Speaker's Panel

Interested in learning about our museum or Canada’s aviation history? Our enthusiastic team of volunteer speakers are available to deliver group presentations to community and business organizations, historical societies, and service clubs.

Presentations are available in person or via Zoom. While there is no set fee for these live presentations, groups are encouraged to make a donation to support the museum.

For additional information or to book a presentation, contact Toni McFarlane, Volunteer Services Administrator, at tmcfarlane@warplane.com or 905-679-4183 ext. 247.


A history of the Canadian Warplane Heritage, its amazing aircraft, and why it is "Canada’s Flying Museum”.
An icon of World War II, explore what made the Lancaster heavy bomber so special, including a brief history of CWH's operational Lancaster FM213.
In 1943, only 18% of Canadian bomber crews would survive their first 30 missions. Discover why flying in a Lancaster was so dangerous, physically demanding, uncomfortable, and emotionally stressful.
May 16, 1943: Operation Chastise was one of the most iconic RAF Bomber Command missions of WWII. Learn how Sir Barnes Wallis developed the bouncing bomb that destroyed the hydroelectric dams, and the contribution Canadian aircrew made during the mission.
The story from training to operations of a Halifax heavy bomber pilot whose role was to drop supplies and spies. Flying out of RAF Brindisi (Italy) alone at night to the resistance fighters of the Balkans and Poland during the spring and summer of 1944.
In the 1950s, Avro Canada developed a jet interceptor that was capable of flying higher and faster than any other contemporary aircraft. Five planes were built and test flown. On February 20, 1959, the project was abruptly cancelled. Existing aircraft along with jigs, tooling, and blueprints were all destroyed by order of the Canadian Government. Why?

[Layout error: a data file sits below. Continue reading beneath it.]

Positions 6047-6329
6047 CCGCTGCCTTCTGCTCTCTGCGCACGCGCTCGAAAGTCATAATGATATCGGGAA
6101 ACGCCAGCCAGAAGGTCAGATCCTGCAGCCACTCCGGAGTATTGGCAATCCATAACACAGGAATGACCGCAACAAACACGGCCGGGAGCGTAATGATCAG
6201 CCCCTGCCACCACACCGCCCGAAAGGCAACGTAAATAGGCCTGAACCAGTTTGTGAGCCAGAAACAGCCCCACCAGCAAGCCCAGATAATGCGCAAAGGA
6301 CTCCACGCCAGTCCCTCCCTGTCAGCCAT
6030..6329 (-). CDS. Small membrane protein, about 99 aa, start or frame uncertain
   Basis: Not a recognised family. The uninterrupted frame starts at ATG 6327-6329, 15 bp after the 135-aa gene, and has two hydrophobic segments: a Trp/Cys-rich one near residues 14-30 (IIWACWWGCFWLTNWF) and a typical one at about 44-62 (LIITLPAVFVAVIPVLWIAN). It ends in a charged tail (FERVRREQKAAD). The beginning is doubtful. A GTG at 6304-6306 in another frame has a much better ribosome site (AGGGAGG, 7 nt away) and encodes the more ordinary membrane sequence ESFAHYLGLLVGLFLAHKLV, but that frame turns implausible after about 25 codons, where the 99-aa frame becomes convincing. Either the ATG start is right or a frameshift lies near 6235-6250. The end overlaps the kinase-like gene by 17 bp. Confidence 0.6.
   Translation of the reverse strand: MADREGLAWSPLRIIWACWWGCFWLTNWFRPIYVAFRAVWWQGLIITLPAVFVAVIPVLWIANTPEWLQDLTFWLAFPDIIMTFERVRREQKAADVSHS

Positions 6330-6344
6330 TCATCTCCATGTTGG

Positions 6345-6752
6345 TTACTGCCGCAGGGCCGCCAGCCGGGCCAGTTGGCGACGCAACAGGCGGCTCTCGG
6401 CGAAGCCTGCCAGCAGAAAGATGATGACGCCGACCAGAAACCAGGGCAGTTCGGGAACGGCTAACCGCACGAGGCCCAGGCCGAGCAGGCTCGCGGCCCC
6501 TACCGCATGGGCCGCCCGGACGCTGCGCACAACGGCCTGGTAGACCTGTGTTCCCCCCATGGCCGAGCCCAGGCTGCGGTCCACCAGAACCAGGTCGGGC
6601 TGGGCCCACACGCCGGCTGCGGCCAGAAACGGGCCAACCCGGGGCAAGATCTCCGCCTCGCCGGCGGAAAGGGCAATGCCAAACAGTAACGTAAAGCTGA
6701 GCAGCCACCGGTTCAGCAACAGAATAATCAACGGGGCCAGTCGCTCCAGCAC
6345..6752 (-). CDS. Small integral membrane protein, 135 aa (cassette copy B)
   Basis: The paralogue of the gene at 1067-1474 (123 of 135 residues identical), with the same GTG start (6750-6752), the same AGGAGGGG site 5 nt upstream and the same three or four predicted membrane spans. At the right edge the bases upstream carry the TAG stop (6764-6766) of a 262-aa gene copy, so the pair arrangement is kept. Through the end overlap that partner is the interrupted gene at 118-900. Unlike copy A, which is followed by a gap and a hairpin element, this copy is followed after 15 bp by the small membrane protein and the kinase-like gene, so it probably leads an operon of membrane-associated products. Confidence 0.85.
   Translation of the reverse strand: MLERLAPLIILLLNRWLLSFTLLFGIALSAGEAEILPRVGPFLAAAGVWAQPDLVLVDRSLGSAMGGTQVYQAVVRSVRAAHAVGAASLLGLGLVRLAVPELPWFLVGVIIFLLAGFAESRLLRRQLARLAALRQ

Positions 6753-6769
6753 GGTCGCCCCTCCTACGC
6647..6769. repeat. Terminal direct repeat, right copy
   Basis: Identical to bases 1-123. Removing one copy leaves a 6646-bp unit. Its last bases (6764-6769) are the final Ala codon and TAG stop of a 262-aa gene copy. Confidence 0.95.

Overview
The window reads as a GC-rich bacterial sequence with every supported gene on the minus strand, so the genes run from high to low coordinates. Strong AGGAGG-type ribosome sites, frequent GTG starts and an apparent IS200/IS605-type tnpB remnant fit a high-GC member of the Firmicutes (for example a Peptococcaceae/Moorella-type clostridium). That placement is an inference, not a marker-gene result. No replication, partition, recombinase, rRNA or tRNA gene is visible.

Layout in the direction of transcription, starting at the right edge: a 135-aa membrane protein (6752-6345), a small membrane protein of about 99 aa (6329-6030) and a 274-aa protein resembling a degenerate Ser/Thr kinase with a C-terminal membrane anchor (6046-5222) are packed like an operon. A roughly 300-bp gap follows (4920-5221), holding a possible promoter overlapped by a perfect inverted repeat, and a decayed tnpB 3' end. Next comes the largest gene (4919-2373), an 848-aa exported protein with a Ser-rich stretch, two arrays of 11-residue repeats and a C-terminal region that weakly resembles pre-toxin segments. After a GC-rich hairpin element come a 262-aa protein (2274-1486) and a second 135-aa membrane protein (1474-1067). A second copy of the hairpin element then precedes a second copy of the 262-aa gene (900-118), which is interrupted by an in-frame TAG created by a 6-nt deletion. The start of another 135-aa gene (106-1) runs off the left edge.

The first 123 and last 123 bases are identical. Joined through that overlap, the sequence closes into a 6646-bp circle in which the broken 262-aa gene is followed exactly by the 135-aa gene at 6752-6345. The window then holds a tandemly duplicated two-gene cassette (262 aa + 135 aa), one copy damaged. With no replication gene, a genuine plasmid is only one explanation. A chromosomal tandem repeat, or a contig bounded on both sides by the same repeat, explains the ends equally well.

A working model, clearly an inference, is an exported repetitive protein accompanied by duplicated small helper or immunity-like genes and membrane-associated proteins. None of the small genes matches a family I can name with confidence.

Alone against the might of Nazi Germany and outnumbered four to one against an experienced and well equipped foe, why and how did the RAF prevail in the summer of 1940?
During WWII, the Guinea Pig Club treated the physical and psychological injuries sustained by severely burned aircrew. This unique approach was instrumental in helping some badly disfigured aircrew return to operations and others reintegrate back into society.
Canada trained over 100,000 aircrew during WWII in over a 100 airports scattered across the country. This training program played a critical role in the outcome of WWII. The presentation also highlights training facilities in Southern Ontario.
A history and Canada’s participation since the Boer War.
June 12, 1944: A Canadian’s heroic effort to free his Canadian friend - trapped in the rear turret of a doomed Lancaster heavy bomber - set to crash on a night mission over France.
June 24, 1944: A Canadian pilot, his Canadian crew, and their tragic last mission in search of German U boats in the North Atlantic off the coast of Scotland.
How did the pioneers cross oceans? How did WWII bombers find their targets? How did early airlines safely cross the globe? Find answers in the world before GPS.
During WWII, Germany had two uncrackable coding machines used by the Army, Air Force, and Navy. How did they work and how did the Bletchley Park cryptanalysts solve their secrets and develop intelligent machines to read the German codes.
Join the speaker in a journey across 50 years and three continents. Discover how the development of air cargo shaped the modern world economy.
The speaker’s experience flying in Africa (1974-2015) and his many experiences with multiple planes.
A de Havilland test pilot’s challenging solo flight from Tokyo to Canada.

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